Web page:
As a Senator in 1994, Joe Biden helped pass a crime bill that included mandatory minimum sentences for marijuana possession. Twenty-five years later, presidential candidate Joe Biden softened his stance on the issue as he pledged to free people incarcerated for marijuana.
While he was on the campaign trail, Biden repeated the rhetoric on multiple occasions. “No one should be in jail because of marijuana. As president, I will decriminalize cannabis use and automatically expunge prior convictions.”
Biden was consistently vocal about the matter prior to taking office, but as we approach the halfway point of his term, President Biden has been very silent in regards to his verbal campaign commitment on cannabis policy reform.
On Thursday, October 6, the president finally took his first step towards decriminalization by pardoning all prior federal offenses of simple marijuana possession. Biden also encouraged governors to follow his lead and pardon those convicted on similar state charges due to the fact that the vast majority of convictions for marijuana possession are at the state level. The announcement came thirty-three days before the midterm elections.
In addition to decriminalization, President Biden also requested a review of the process of how marijuana is scheduled under federal law. Currently, the United States classifies marijuana at the same level as heroin. The president is insisting that the Attorney General and Health & Human Services reclassify marijuana because if it’s brought down to a lesser degree, marijuana could be tested as a potential medical treatment.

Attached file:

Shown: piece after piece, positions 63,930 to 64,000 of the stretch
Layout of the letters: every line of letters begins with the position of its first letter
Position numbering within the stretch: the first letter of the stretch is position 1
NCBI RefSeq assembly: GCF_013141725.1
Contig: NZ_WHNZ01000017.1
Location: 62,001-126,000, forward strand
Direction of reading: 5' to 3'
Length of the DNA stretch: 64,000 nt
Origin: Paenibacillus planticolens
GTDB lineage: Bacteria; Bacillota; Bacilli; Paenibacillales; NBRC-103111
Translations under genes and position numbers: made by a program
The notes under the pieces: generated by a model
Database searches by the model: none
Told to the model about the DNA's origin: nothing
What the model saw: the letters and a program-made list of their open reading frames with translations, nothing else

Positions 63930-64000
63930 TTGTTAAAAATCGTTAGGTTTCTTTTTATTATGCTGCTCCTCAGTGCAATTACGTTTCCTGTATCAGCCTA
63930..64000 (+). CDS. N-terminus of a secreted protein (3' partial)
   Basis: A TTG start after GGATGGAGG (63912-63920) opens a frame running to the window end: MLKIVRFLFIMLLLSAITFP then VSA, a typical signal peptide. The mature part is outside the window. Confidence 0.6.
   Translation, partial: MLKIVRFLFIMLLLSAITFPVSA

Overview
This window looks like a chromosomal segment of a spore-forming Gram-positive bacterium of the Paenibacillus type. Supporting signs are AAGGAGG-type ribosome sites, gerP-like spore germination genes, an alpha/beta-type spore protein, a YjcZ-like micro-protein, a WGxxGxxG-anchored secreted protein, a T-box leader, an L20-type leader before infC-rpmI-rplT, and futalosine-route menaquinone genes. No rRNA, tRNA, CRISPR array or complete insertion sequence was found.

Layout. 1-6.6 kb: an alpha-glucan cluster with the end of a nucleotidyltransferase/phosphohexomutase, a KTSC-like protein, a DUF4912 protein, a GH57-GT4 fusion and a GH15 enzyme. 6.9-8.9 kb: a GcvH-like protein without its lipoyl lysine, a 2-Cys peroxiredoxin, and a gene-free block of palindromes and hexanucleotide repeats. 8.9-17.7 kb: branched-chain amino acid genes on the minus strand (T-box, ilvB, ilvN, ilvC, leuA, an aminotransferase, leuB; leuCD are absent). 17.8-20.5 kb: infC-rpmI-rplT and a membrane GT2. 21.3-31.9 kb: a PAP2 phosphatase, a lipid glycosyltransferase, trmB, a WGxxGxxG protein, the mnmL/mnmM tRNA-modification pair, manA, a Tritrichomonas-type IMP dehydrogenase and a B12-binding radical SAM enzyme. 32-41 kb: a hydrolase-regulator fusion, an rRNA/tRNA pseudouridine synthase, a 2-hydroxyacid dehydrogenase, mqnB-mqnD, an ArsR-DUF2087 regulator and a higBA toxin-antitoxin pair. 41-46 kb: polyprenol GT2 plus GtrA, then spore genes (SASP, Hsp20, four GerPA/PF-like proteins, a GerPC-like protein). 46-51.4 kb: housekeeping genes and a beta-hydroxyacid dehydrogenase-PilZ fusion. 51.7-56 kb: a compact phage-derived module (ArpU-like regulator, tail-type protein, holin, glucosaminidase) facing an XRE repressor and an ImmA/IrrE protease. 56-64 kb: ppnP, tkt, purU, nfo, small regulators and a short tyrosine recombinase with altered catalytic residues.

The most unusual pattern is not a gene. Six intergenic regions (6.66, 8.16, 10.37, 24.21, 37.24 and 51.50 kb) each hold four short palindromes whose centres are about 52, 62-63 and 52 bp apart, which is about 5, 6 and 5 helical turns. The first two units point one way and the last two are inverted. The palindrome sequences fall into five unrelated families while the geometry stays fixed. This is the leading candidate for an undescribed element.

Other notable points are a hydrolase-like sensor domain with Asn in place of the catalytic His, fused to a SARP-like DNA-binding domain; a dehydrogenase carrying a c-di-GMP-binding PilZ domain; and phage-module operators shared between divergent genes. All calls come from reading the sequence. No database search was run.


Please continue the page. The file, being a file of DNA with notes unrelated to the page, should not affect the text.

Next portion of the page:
When the news broke as it relates to the president’s pardon decision, some inmates who are serving time for dealing marijuana started celebrating until the fine print was read out loud. Currently, there are approximately 2,700 federal marijuana inmates, but none of them will get out of jail because Biden’s pardons applies to the 6,500 people convicted federally of simple possession. Ironically only a small fraction of people who make up the grouping of simple possession convictions are currently serving time in prison.
Critics of the president’s pardon ruling label it as an act of giving false hope and a midterm elections stunt. The move won’t equate to the release of a large number of inmates, but the policy will remove barriers people face from having a criminal record based on a marijuana charge.
The announcement of the pardon has caused a bit of confusion due to President Biden’s verbage. In a recent tweet, Biden posted: “Sending people to prison for possessing marijuana has upended too many lives and incarcerated people for conduct that many states no longer prohibit. That’s before you address the clear racial disparities around prosecution and conviction.”
The president goes on to speak about a failed approach to marijuana, but he doesn’t clearly emphasize the guidelines for his ruling. Biden’s failure to be specific gave many inmates false hope. The new ruling only applies to simple possession. It will not apply to charges such as conspiracy, distribution, or possession with the intent to distribute.
Despite President Biden issuing pardons for federal charges of simple marijuana possession, it doesn’t decriminalize the drug, and it remains a federal crime to possess small amounts of marijuana on federal land. Biden’s latest move doesn’t legalize marijuana but represents the most aggressive White House effort to change the cannabis policy nationwide.
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